We all stand to benefit from bringing more women into the fold.
“When you have diversity on teams you are more likely to have creative, innovative solutions,” Dr. Elmore said. Diversity comes in many forms, she explained, including diversity of expertise, diversity of culture and work styles, and of course, diversity of gender.
Encouraging more women to enter the cancer research field—and retaining them once they get there—requires a multi-faceted approach that actively works to plug the leaky pipeline. And support is coming from various angles. At the American Cancer Society, for example, their ResearcHERS: Women Fighting Cancer campaign is seeking to funnel grant money to women in cancer research and minimize the gaps in funding that serve as barriers to many female researchers. They’re also enlisting female healthcare leaders as ambassadors in this work.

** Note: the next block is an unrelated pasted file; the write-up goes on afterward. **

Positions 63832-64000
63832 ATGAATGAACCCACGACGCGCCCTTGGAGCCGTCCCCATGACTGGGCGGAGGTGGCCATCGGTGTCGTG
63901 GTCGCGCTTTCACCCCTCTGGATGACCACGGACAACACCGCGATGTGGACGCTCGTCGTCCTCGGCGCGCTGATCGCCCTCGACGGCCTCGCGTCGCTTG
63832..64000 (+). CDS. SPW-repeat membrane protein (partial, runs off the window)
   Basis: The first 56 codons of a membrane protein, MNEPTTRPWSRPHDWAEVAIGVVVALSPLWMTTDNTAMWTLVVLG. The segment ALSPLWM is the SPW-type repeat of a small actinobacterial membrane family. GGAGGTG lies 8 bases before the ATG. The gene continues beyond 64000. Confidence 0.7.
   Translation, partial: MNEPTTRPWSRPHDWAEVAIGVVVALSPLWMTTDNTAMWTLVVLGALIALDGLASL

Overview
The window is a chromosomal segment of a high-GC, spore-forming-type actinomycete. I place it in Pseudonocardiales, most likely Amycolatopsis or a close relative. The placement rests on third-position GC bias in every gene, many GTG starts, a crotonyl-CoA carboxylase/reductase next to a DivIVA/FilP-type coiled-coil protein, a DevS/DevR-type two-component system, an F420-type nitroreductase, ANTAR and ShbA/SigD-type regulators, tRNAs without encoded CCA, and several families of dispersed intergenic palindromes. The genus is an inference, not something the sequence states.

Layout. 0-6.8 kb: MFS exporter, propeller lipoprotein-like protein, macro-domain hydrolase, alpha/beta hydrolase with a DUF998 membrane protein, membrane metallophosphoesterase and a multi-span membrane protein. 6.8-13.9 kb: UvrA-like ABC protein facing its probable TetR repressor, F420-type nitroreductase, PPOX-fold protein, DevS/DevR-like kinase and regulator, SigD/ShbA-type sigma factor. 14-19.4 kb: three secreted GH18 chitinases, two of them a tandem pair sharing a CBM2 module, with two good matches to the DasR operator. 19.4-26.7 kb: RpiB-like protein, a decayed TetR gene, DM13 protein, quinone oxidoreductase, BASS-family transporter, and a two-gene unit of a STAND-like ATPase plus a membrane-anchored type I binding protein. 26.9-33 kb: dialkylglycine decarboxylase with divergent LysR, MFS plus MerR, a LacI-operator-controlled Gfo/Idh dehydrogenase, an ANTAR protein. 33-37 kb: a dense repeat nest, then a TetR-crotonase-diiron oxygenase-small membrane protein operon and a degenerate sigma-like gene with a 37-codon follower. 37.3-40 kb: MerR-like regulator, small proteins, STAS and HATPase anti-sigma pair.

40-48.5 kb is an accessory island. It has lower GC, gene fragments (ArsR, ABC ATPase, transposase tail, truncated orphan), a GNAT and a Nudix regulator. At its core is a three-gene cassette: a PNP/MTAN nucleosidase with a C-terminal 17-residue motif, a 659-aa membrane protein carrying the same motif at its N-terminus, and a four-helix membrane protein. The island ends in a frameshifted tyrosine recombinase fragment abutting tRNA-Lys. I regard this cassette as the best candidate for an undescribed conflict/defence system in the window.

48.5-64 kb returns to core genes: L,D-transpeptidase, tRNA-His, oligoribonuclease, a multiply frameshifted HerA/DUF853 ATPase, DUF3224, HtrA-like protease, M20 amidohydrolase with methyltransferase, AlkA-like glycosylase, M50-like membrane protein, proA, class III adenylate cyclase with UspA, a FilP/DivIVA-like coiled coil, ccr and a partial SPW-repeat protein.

“The fight against cancer is something that is near and dear to my heart – both professionally and personally,” said Tiffany Olson, president of Cardinal Health’s Nuclear & Precision Health Solutions business division. “So I’m really proud to serve as a ResearcHERS ambassador, knowing that this work supports critical research that could find our next big breakthrough.”
There's a ripple effect to providing funding for female-led cancer research, Dr. Elmore said. While it's certainly about dollars and cents, it's also about driving more awareness to the great work that women are doing in the field and providing the boost they need to get published, get tenured, and go on to lead fruitful careers.
Academic institutions have a role to play as well, heralding their female leaders and highlighting the possibilities that are available to all. There is also a need for more women on research panels, as well as funding and policies that support women outside of their careers.
“Across organizations, we know that increased diversity leads to more innovation,” Olson added. “We’ve championed that message at Cardinal Health and support the healthcare field in finding more ways to help women succeed and advance their careers.”